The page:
Here is Victor Oladipo dunking while sporting the Pacers’ odd-as-hell Hickory High uniforms. Vic catches a pass, rises up into the air, does a little 360, slams it down, and comes off the rim with legs akimbo, landing low and lovely. It’s a wonderful little thing of beauty and pleasure, an act of thoroughly gratuitous showmanship, the kind of shit the NBA has been doing for decades better than any other sports league.
Vic spinning 360 on a break for no reason is the sprinkles this great sport is made of, the kind of thing that gets a fan in the arena cheering, a fan in his chair slightly lifting his can in tribute. It’s what sets youths on playgrounds across the world dreaming about the dunks they may someday do, and jacks the mind of squares who prefer college ball, sending them into lil’ cop fits about what sports are supposed to be.
We celebrate Vic’s dunk today, but, unfortunately, we are basically done writing about him because there is a more interesting actor, a more interesting action, a more interesting and beautiful set of motivations we need to examine right now. We are here to talk about Thad Young.
Thad Young created this dunk by stealing the ball off some terrible random-ass Knicks pass, dribbling it up the court, and just…giving it to Victor, streaking beside him up the break. There was no REAL reason for Thad to do this. He doesn’t need assists more than points, he doesn’t OWE anything to Victor. He just hands the ball over to his man, and stands back while Victor reaps a harvest of love and good vibes.
To you, the reader, I ask: Who is the Victor Oladipo in your life? Who is the person running up that break with you, bursting with potential? Who out there is waiting to make a metaphorical 360 dunk in their life, to do the kind of work that will bring joy and light into the world, if only you would finally get on with it and pass them the “ball”?
Is it a co-worker waiting for you to ask them for help with something you’re being proprietary about?
Is it your spouse, perhaps looking to return to school, to break out of their career and head off into greener, more glorious pastures?
Is it a family member, a teammate, a member of your faith community? Would this person probably do a fabulous job playing the drums in the worship band, if only you, a less talented, less experienced drummer, who still has seniority in the community would step aside?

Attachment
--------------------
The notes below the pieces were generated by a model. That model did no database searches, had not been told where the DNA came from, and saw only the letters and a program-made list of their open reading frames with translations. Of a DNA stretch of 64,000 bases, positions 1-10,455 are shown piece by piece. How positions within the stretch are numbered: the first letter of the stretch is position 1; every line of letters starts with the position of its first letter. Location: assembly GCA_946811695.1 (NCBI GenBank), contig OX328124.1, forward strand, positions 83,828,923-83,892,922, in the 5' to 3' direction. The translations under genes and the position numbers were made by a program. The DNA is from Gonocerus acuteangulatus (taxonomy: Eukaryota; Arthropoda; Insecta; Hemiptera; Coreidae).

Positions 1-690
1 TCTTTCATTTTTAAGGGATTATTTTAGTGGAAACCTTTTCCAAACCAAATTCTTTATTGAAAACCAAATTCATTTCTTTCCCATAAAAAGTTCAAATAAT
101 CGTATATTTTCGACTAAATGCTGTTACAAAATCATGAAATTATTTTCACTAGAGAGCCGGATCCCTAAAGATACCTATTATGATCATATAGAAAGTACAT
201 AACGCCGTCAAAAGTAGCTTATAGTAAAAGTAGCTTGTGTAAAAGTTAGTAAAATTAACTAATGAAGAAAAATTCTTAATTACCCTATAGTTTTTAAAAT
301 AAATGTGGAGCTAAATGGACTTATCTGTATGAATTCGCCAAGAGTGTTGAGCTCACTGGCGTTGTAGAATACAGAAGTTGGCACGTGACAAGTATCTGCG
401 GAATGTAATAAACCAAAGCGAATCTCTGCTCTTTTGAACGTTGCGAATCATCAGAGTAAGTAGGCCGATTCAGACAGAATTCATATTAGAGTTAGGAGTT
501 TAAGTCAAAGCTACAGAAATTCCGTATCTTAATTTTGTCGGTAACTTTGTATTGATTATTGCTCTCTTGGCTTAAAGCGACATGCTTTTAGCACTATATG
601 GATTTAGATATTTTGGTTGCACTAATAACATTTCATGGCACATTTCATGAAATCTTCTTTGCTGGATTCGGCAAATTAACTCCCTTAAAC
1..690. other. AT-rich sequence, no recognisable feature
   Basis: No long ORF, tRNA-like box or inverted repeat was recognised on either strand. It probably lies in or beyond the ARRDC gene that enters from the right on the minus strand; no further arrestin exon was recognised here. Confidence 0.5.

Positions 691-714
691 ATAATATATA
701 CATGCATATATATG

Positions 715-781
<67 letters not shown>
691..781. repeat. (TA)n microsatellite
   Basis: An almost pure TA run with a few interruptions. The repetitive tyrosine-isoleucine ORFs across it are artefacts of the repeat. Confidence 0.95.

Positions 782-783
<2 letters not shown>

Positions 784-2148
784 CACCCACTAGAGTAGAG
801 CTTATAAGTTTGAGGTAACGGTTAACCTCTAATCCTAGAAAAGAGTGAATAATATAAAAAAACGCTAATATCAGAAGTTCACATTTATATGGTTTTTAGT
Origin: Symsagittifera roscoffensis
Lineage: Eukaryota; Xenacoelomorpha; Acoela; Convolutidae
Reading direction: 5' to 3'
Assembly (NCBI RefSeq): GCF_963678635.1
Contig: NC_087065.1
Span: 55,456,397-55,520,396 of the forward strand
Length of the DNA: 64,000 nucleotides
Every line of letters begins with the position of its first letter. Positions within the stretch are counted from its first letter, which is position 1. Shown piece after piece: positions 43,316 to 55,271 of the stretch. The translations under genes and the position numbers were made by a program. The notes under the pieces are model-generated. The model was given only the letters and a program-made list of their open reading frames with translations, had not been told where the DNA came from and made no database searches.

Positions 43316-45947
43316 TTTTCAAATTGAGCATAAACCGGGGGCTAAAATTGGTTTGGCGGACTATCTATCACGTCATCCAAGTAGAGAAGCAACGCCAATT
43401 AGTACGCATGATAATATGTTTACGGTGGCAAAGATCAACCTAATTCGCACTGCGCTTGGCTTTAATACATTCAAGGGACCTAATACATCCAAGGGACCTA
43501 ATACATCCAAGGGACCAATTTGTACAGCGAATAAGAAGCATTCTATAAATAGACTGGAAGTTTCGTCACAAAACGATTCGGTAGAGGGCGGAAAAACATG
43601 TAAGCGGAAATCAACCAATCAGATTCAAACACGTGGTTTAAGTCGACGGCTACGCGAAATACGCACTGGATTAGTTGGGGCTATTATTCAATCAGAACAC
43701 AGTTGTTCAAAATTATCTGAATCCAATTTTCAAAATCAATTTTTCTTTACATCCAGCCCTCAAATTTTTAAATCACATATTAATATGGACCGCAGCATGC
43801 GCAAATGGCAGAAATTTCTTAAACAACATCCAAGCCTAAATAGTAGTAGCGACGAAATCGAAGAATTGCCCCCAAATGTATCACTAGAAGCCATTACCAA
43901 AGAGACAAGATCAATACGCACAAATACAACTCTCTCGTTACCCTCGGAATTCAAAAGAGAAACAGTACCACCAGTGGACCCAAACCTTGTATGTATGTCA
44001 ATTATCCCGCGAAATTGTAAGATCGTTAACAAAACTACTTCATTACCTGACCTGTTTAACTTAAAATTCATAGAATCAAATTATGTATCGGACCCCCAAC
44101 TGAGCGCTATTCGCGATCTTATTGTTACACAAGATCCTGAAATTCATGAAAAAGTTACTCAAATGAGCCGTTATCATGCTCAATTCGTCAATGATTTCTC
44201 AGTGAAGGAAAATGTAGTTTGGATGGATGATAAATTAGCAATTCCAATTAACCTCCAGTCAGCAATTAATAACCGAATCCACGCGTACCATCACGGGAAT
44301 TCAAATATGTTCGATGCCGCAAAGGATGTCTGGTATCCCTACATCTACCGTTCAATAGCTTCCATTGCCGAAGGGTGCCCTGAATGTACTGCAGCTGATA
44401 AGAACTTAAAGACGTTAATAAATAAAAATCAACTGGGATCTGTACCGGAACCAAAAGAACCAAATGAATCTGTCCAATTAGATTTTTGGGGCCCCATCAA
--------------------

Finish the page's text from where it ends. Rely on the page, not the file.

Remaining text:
Why, I ask, do you continue to stand in their way? Why won’t you step aside, let them shine, let them bring THEIR gifts into the world? Is it pride? Fear? Are you just being oblivious to the needs of your friends and your broader community?
Are you scared the world will discard you? If this is the case, I am sorry you were raised to believe that sort of thing. No one worth your time will ever discard a kind and generous soul.
The pass that leads to a showdunk is having a moment, right now, I think in thanks to the stupendous work being done by Khris Middleton in Milwaukee. Khris, a solid role playing wing for the Bucks, the Yin to Giannis’s yang, has done some wonderful work lately in threading the needle for his Grecian Freacian teammate, helping him out on that legendary skybox jam over the poor and now extremely dead Tim Hardaway Jr.:
And this less heralded, still pretty good sky over poster-magnet Bismack Biyombo:
Middleton’s subtle skills are the perfect counterpart to Giannis’s freakish overflowing on-court mania. We should respect people like him more.
But, I might argue, that what Thad does here, giving it up for no reason except the PURE JOY OF GIVING IT UP, is even more impressive. After all, what greater joy is there than letting your fellow man, your fellow woman, the spirits in your life dunk even if it brings you no glory? The answer is that there is no greater joy than this selflessness. Live for others, love for others. Write it in cursive over a picture of Thad Young and stick it on your refrigerator. Be inspired.